CDC warns against vaping as "vape lung" spreads

CDC warns against vaping as

CDC warns against vaping as "vape lung" spreads

Officials say 215 cases have been reported in 25 states.

As of today, September 9th, more than 450 possible cases of acute lung illness potentially associated with e-cigarette use, also referred to as vaping, were reported from 33 states (Washington is not one of the states) in recent months according to the Centers for Disease Control and Prevention (CDC). Nicotine is found in many plants, including tobacco. But while the U.S. Centres for Disease Control and Prevention and others are still saying there are multiple reasons why these products could be hurting people, health officials in NY have pointed to one ingredient in particular: vitamin E oil. Namely, that they monitor themselves for potential systems (e.g., cough, shortness of breath, chest pain, nausea, vomiting, abdominal pain, fever) and seek medical attention if they have any concerns.

The three-term pol made the remarks as he sat in front of an all-caps sign that read, "Vaping can expose you to toxic chemicals and kill you!" and laid out a new plan to more tightly regulate vaping products sold in NY state.

That means there's little research on how vitamin E could affect our lungs when heated and inhaled. No specific product or substance has been linked to all cases though some users reported using products containing THC, the high-inducing substance in marijuana.

The CDC launched its investigation into the lung illnesses on August 1, 2019, and has worked closely since then with the Food and Drug Administration, states and other public health partners, and clinicians to determine the cause.

Most of the cases are among adolescents and young adults. Vitamin E acetate has been used to thicken marijuana vape juice.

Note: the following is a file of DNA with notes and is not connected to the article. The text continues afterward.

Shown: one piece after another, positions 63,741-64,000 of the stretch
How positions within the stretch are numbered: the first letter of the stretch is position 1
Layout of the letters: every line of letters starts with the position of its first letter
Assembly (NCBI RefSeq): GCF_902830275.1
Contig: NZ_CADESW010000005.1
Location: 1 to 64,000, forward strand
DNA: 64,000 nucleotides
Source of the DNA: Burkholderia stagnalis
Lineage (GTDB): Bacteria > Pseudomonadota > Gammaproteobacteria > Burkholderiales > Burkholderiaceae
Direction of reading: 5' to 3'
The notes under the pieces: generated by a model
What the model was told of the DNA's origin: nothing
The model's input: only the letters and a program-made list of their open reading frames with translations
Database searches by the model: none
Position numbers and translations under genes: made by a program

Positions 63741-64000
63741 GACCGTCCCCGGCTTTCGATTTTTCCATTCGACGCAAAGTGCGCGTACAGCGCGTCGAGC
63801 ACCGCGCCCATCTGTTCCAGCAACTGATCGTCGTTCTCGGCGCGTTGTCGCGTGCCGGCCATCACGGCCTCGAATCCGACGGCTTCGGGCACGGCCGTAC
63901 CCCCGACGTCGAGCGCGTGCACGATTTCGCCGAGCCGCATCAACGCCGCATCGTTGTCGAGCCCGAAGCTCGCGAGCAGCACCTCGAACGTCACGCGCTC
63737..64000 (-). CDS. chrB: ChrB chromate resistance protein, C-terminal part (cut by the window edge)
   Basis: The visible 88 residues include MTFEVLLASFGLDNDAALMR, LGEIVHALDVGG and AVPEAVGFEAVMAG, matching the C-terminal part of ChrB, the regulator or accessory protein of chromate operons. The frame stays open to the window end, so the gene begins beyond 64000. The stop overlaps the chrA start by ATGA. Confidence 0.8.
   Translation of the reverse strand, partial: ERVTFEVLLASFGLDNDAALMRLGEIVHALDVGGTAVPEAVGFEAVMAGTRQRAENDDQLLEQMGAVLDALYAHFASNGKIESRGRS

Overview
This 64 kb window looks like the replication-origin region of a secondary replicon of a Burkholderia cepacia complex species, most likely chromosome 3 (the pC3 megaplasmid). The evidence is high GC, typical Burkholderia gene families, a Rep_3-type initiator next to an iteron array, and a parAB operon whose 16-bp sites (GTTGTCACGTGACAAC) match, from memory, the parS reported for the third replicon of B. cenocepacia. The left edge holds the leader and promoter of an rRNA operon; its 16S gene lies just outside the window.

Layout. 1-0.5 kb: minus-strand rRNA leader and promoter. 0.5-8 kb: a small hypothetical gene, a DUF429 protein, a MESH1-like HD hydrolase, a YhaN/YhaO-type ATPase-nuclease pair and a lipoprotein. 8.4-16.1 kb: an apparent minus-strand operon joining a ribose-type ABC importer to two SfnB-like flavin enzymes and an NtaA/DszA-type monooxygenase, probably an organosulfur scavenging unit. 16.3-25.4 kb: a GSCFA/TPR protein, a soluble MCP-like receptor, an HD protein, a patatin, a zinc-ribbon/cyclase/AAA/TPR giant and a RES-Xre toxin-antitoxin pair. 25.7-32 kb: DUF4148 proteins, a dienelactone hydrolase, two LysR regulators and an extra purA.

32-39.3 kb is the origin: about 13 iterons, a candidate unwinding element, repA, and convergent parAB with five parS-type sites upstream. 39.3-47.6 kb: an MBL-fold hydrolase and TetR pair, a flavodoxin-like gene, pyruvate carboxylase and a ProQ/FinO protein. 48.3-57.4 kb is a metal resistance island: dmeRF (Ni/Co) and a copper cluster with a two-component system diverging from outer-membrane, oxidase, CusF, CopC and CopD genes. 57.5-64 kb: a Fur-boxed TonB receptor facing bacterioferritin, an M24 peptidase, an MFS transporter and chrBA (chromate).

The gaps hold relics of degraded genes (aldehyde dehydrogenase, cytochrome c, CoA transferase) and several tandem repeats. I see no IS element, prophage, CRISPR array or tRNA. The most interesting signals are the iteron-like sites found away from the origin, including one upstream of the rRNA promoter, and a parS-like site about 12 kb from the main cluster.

Also on Friday, The New England Journal of Medicine published reports on e-cigarette-related illnesses in three states: Illinois, Wisconsin and Utah.

The Centers for Disease Control in the USA said it doesn't know if the illness is new or just newly recognized.

A health official from IL told the Associated Press she did not know when such illnesses first began. But she added there has been a marked increase since last spring.

"I am deeply concerned about the growing epidemic of e-cigarette use in our children", she wrote Monday. Last week MI became to first state to ban flavored e-cigarettes. "But that's why I still think there's further investigation to see exactly what's going on with this". "We urge the US Food and Drug Administration (FDA) to speed up the regulation of e-cigarettes and remove all unregulated products from the market", Dr. Patrice Harris, president of the American Medical Association, said in a statement.

A JUUL spokesman said the company is studying the FDA's comments and "will fully cooperate".

In a statement, the FDA's acting commissioner said that, "JUUL has ignored the law, and very concerningly, has made some of these statements in school to our nation's youth". The FDA accused the company of illegally marketing its products as being "safer than cigarettes" without the agency's approval.

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